The U.S. Food & Drug Administration (FDA) announced that Ecuadorian officials appear to have identified the source of lead-contaminated cinnamon that was used in recalled applesauce pouches sold in the U.S. that sickened more than 400 people thus far.
Official in Ecuador’s Agencia Nacional de Regulación, Control y Vigilancia Sanitaria (ARCSA) report that ground cinnamon processor Carlos Aguilera is the likely source of the contamination and is not in operation at this time. The unprocessed cinnamon sticks were sourced from Sri Lanka, sampled by ARCSA and found to have no lead contamination. The ARCSA investigation is still ongoing.
The FDA noted that it cannot take direct action with Carlos Aguilera or Negasmart, the company that eventually supplied the cinnamon to processor Austrofoods, because it has limited authority over foreign ingredient suppliers that do not directly ship product to the U.S. FDA also noted that it does not believe the contamination issue extends beyond the products that have been recalled to this point and does not have any confirmed reports of illnesses or elevated blood lead level adverse events reported for any other cinnamon-containing products, or cinnamon itself.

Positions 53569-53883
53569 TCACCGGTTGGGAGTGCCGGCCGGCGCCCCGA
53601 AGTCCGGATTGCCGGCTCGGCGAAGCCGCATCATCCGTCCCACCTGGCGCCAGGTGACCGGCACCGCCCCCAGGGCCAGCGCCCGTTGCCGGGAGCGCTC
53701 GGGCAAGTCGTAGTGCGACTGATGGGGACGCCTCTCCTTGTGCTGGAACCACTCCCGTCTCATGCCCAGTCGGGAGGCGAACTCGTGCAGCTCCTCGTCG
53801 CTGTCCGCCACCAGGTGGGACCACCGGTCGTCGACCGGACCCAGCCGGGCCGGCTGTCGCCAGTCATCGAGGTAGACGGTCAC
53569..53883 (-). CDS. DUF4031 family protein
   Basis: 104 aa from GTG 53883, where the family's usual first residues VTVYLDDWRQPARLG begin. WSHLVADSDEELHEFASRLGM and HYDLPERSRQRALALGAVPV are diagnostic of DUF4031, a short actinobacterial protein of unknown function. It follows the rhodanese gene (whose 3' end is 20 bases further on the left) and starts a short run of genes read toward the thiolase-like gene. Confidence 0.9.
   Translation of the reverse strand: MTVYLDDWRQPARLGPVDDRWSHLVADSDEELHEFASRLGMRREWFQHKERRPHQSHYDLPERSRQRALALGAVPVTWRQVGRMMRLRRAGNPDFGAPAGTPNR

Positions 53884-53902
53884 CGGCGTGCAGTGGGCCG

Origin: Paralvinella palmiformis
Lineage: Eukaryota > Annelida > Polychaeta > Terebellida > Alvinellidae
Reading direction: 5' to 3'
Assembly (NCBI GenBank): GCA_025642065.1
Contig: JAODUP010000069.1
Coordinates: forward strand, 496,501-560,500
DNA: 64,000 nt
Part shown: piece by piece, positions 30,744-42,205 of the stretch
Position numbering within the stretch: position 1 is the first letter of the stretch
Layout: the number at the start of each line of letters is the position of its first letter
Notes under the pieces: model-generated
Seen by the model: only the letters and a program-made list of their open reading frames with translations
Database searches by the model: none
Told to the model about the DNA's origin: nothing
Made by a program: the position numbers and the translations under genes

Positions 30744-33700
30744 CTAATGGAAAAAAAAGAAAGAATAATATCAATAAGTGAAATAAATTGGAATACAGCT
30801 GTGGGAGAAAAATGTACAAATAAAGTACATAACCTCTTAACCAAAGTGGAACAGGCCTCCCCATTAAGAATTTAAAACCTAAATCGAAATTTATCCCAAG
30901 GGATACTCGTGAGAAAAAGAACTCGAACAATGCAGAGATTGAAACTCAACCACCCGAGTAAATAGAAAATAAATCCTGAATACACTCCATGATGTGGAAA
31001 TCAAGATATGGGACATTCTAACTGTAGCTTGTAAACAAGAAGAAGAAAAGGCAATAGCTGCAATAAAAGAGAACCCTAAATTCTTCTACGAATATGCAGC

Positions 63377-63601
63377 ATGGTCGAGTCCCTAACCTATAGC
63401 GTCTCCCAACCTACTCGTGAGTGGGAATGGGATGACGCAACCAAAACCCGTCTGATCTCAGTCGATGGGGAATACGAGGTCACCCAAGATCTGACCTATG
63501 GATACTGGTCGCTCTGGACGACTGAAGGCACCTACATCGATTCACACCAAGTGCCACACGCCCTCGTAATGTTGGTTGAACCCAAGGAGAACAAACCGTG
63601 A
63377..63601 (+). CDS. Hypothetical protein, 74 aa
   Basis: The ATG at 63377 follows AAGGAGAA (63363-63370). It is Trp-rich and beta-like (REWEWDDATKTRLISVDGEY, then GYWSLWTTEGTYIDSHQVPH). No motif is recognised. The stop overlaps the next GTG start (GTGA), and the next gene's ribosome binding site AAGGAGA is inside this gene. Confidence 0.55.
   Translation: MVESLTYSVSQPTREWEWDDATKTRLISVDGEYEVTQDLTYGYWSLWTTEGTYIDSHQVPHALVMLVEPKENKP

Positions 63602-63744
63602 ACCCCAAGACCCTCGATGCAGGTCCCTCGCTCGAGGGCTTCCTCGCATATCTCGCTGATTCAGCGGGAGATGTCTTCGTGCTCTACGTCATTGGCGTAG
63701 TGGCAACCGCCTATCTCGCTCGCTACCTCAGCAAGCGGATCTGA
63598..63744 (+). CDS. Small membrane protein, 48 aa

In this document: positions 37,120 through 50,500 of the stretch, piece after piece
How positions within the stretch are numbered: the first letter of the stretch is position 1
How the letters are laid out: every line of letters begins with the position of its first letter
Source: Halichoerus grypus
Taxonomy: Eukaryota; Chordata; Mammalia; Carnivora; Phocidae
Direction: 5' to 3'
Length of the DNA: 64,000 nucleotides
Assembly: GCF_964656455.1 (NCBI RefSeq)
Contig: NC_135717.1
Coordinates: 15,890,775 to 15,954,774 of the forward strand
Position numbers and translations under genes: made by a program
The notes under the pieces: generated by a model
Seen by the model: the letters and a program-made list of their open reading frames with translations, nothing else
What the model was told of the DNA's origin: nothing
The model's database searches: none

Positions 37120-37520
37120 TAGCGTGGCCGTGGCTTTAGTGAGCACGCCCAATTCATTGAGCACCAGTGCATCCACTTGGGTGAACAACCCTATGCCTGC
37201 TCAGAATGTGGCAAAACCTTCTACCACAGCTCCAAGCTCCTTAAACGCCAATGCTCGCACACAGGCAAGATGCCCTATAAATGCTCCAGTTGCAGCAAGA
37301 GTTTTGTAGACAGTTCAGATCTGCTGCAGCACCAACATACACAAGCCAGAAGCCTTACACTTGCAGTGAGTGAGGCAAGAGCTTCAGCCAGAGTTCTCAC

The Centers for Disease Control and Prevention (CDC)’s National Center for Environmental Health continues to conduct case-finding efforts, and reports that as of Feb. 2, 2024, it has received reports of 100 confirmed cases, 277 probable cases and 36 suspected cases, from 43 different states. CDC considers anyone with a blood lead level of 3.5 µg/dL or higher measured within three months after consuming a recalled WanaBana, Schnucks, or Weis brand fruit puree product after November 2022 to be a case.